RE: updated proposal on issue #144 - array metadata in SOAP Encod ing

>>From: Jacek Kopecky []
>> I think the issue here is the true meaning of the term "sparse
>> In math we have the term "sparse matrix" meaning "a matrix
>>containing mostly zeros". Mostly is a very vague word, I am not
>>aware of any stricter quantification of how many zeros must a
>>matrix contain to be considered sparse.
>>The same with SOAP arrays - how many members can be present for
>>the array to be still considered a sparse array?

>>> [Murali] 

  I don't think we need to worry about the degree of sparseness. A
specification is only expected to provide a means to do something, if that
something is identified to be valid.

  As a tools provider, I don't really make use of sparse arrays. However, I
have made an attempt here to try and provide a couple of use cases for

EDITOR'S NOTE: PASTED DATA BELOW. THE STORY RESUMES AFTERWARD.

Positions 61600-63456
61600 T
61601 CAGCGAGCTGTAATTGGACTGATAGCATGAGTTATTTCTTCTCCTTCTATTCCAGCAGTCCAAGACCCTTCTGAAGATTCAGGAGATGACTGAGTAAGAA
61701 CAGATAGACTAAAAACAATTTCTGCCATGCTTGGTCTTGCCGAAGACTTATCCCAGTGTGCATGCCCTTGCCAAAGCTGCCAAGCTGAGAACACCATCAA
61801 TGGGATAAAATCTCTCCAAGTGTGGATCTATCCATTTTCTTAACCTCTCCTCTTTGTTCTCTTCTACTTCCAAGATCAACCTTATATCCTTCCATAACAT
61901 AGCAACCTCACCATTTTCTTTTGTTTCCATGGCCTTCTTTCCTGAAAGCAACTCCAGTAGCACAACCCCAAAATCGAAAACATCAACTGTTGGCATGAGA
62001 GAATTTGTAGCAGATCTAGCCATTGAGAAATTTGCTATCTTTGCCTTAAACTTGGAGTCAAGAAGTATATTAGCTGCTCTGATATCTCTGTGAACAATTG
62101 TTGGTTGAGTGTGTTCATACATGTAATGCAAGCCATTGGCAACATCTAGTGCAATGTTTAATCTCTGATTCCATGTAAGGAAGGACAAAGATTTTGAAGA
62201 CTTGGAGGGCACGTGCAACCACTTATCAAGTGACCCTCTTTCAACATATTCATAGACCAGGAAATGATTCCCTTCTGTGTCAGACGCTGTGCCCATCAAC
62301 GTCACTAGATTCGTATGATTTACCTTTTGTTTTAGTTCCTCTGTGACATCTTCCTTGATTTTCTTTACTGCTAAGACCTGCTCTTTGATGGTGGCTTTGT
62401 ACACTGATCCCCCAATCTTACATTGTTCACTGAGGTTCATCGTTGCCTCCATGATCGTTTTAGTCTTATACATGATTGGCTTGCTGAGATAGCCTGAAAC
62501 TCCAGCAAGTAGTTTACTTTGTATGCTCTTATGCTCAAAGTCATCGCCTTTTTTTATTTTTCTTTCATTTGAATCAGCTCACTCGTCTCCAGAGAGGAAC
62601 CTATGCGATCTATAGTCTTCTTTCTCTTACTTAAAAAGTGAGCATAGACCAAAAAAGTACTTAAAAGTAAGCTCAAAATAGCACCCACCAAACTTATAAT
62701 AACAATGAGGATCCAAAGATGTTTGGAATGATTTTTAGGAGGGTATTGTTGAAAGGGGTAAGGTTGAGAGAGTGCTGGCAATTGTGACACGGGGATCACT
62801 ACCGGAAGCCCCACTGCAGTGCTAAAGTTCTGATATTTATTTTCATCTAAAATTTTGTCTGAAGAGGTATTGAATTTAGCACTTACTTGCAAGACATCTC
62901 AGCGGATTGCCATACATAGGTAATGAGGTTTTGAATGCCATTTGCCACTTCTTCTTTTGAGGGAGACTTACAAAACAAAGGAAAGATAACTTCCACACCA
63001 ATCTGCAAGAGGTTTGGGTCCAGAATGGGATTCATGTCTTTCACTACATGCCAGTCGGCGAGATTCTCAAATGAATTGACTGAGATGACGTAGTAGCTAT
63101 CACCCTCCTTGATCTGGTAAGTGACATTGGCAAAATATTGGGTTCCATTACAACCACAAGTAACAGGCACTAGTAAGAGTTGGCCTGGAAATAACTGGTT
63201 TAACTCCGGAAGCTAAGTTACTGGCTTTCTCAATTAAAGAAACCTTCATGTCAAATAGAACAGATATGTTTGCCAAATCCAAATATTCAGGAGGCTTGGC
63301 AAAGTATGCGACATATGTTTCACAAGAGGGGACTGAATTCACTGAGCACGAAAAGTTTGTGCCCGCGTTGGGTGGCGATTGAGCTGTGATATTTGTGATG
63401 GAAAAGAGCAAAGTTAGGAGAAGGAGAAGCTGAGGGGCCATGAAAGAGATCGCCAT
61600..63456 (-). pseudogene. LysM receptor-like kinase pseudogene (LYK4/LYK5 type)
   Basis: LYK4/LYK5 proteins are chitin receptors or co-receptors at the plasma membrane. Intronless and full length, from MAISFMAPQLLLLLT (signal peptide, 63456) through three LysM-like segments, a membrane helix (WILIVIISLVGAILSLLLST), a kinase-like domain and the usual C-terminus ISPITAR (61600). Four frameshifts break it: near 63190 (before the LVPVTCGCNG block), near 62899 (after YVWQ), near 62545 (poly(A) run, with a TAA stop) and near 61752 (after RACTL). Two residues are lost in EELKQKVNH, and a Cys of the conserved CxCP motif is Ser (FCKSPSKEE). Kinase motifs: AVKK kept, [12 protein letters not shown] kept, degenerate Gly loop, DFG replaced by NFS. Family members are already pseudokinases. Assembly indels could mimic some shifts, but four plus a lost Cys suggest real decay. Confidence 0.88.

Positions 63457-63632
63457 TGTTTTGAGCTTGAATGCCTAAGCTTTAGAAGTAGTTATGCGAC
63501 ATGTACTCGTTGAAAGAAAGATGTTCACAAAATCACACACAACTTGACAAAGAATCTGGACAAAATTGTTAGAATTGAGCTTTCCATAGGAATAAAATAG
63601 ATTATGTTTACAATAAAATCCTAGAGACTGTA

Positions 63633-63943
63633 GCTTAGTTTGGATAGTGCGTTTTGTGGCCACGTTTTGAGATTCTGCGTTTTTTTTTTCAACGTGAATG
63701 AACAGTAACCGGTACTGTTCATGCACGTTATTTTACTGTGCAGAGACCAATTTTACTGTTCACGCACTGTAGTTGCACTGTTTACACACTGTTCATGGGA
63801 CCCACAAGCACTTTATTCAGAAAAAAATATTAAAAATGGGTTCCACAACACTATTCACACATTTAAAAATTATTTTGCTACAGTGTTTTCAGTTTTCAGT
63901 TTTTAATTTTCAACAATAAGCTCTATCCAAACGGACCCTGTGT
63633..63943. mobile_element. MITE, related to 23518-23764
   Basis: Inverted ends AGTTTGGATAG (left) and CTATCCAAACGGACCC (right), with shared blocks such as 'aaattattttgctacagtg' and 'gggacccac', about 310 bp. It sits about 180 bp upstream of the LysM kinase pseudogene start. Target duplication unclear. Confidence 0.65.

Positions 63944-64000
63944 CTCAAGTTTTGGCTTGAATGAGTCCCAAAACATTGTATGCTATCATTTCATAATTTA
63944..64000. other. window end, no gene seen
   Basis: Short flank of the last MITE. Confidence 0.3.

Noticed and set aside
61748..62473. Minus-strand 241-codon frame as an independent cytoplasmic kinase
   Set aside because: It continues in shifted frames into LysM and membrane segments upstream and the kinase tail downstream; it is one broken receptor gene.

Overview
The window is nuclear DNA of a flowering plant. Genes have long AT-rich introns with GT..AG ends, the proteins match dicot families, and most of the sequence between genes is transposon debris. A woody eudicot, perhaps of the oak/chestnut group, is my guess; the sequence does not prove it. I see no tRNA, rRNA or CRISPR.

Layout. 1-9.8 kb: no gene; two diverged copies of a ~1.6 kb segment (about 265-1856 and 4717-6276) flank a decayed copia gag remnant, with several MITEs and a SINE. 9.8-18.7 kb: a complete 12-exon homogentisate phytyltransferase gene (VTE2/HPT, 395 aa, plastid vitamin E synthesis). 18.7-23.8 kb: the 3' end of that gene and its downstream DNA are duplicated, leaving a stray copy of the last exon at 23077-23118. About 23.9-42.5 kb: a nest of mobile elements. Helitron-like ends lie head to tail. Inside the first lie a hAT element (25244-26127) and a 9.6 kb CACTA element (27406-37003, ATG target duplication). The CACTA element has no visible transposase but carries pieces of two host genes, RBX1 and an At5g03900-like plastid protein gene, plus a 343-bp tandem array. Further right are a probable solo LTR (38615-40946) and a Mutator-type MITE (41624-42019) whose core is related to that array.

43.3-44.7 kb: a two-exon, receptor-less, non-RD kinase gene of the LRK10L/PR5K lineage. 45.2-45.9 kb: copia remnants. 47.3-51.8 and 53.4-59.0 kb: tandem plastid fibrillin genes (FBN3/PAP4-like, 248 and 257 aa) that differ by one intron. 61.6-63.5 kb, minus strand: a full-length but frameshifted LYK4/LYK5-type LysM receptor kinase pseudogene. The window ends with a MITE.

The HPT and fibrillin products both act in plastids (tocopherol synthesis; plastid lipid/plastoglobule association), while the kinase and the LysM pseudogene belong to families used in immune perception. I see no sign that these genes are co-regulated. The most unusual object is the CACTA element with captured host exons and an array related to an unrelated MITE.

sparse arrays.

Use case 1:

  I think Sparse arrays as a separate type or as a data structure is used
mostly in the areas of representing spatial data, sonar, radar and
ultrasound imaging. They use sparse arrays because as you stated most of the
values are known or constant(0) or below or above some threshold. 

  In these cases, the user knows for sure it is a sparse array and they
benefit from using a specific implementation. They typically use separate
data structures and there are many algorithms and papers on how they can
optimize here. It seems to me that these use cases would benefit from
encoding an array as a sparse array as a sender of such an array would
expect the receiver to take advantage of the optimization that comes with

  It also seems to make sense in this case to make sparse array as a
separate type.

Use case 2:

  It seems that there are cases where a sender holds a regular array but
tries to encode only a few elements of the array (not contiguous elements -
otherwise it becomes partial) for what ever reasons that doesn't matter